The first thought is that we learn when we suffer. We tend to try to avoid suffering at any cost. Who wants to sign up for something that they know is going to be painful. Of course, we sign up for sports teams or yoga classes and burn those muscles and hold those postures til they hurt, but painful relationships are different. There’s no guarantee that it’s going to work out. However, when we have to stretch ourselves, go outside our comfort zone, and feel the pain a difficult relationship can cause, often these are the most memorable and growth-producing times of our lives. The people that I have the hardest time with at the beginning often turn out to be the most endearing, lasting, and real connections in the end. They make you struggle. You have to go deeper into your heart to embrace them, to accept them, not to shout at them, or judge them, not to walk away from them. These are valuable people. They make you leave the surface life and enter into the uncomfortable world of uncertainty and difficult emotions, and the struggle ends up being about you, not them. You face yourself and grow. In my classrooms, the most challenging student often ended up being my favorite by the end of the semesters~ or at least the most memorable. It happened a lot. I had to work hard to figure out how to respond. I was forced to change in some way, and it was usually for the better.
When someone willingly carries a burden for you, suffers for you, or makes a sacrifice on your behalf, it softens your heart. You don’t always know when someone is sacrificing for you. But when you do, it often changes the way you see things and the way you behave.
I had an experience with a student one year in Korea. It was after the semester was over. He came up to me, and told me he had dropped out of the class after just a few weeks. I went back and looked at his record. And I said, “Oh my God! Why did you drop out? You could have passed. You were OK. What was it?”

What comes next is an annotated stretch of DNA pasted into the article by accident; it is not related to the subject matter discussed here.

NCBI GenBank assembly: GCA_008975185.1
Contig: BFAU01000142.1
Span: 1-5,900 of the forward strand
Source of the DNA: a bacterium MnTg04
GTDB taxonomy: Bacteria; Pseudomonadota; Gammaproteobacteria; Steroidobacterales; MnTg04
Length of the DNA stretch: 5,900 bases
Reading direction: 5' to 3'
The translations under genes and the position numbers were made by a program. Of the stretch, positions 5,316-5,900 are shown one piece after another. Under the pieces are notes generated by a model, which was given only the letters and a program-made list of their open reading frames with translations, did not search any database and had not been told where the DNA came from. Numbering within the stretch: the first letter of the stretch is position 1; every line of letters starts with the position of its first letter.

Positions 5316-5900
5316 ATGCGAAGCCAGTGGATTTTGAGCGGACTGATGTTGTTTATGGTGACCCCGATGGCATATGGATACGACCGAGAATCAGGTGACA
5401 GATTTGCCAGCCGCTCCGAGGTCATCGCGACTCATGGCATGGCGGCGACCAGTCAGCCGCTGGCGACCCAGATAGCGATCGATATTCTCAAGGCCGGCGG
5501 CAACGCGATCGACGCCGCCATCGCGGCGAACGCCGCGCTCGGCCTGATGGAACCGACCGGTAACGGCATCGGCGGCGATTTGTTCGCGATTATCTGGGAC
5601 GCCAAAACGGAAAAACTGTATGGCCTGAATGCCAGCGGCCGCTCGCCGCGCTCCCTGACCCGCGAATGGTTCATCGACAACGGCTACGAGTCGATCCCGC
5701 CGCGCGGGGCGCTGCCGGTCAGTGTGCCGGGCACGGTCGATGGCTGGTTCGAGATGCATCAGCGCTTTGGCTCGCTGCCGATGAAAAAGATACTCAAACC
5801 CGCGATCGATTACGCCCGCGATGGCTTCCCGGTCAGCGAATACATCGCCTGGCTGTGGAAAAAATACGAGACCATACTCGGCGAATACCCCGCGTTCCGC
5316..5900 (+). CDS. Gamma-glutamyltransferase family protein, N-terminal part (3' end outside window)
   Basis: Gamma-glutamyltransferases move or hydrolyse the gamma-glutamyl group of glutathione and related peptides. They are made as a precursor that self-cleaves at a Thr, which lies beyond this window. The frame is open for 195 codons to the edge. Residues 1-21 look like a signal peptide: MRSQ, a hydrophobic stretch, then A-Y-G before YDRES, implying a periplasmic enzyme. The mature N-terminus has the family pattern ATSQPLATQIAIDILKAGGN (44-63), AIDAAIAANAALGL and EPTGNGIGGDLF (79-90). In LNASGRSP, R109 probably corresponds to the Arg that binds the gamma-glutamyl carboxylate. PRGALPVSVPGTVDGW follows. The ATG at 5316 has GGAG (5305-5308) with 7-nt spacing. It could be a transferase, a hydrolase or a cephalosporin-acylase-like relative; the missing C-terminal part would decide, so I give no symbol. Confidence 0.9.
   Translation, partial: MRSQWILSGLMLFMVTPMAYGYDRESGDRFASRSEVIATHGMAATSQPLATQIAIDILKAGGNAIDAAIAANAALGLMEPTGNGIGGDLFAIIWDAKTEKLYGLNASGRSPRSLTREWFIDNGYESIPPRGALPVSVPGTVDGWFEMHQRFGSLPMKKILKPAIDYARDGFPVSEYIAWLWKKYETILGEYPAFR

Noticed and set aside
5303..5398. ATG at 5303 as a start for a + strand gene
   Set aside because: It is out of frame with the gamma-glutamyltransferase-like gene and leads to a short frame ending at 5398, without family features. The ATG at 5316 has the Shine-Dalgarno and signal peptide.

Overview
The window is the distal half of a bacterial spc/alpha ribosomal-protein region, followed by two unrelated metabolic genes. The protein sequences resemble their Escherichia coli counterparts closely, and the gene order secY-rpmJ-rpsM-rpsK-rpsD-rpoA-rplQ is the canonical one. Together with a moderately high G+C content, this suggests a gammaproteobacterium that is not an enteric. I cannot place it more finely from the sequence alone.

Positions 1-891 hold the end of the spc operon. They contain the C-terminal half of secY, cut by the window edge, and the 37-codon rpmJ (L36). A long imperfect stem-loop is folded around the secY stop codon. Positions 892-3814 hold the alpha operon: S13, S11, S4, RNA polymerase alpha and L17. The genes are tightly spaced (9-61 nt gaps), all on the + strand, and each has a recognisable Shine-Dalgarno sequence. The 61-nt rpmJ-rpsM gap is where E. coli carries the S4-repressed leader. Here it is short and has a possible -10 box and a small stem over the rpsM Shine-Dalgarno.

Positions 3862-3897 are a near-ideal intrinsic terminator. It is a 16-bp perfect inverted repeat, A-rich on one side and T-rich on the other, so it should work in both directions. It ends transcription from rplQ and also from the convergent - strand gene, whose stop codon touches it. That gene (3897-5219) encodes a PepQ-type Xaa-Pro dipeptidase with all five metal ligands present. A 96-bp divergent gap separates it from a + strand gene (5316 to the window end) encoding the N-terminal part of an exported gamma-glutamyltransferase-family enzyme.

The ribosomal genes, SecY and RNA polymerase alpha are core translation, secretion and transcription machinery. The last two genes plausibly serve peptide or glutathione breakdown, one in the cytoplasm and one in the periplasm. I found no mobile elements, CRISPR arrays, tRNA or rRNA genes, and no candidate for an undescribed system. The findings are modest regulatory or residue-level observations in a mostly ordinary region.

He said, “I didn’t think I could do it. I wasn’t as good as the other students.”
“Did you ever come and talk to me?”
Telling the story makes me want to cry. I wanted to help him, I was right there ready to help him. It wasn’t like I knew him from the rest, but I wanted each of my students to succeed.
It made me think about how God must feel towards us. If we never ask for help, we can’t receive it. I realized that if the kids don’t tell me what’s going on, I never know.
I told that student, “Your teachers are there, but they can’t read your mind. They’re waiting for you to do your part. You have to take the steps. If it’s hard for you, you have to go talk to your teacher, you have to tell them, ‘I’m afraid’ or ‘I’m not able.’ I would have told you, ‘You’re doing great!’ and I would have helped and encouraged you, taken you under my wing and seen you through. All you had to do was come and ask, and accept the help.”
The universe is waiting for us. All we need is to take that tiny first step, like going up to the teacher after class, and saying, “Listen. I want to do this. But I can’t.”
And the Universe will respond just like a good teacher: “What do you mean, you can’t? Of course you can. You’re my baby. I love you. You’re doing great. You’re doing just amazingly great! The fact that you came to see me, you just won thousands of points over all those students who don’t. So hang in there. You can come to me every day, or every week, whenever you want. I’m here. And I’ll be here. I’m never ever gonna not be here.”
That experience made me realize how precious teaching is. You get to experience a little bit of what it’s like to be God and encourage people (I’m not trying to be presumptuous here); and you also get to learn how important it is to take responsibility for your own life. It doesn’t mean you have to do the whole job. You just have to start where you are, use what you have, and do what you can. And ask for help when you need it.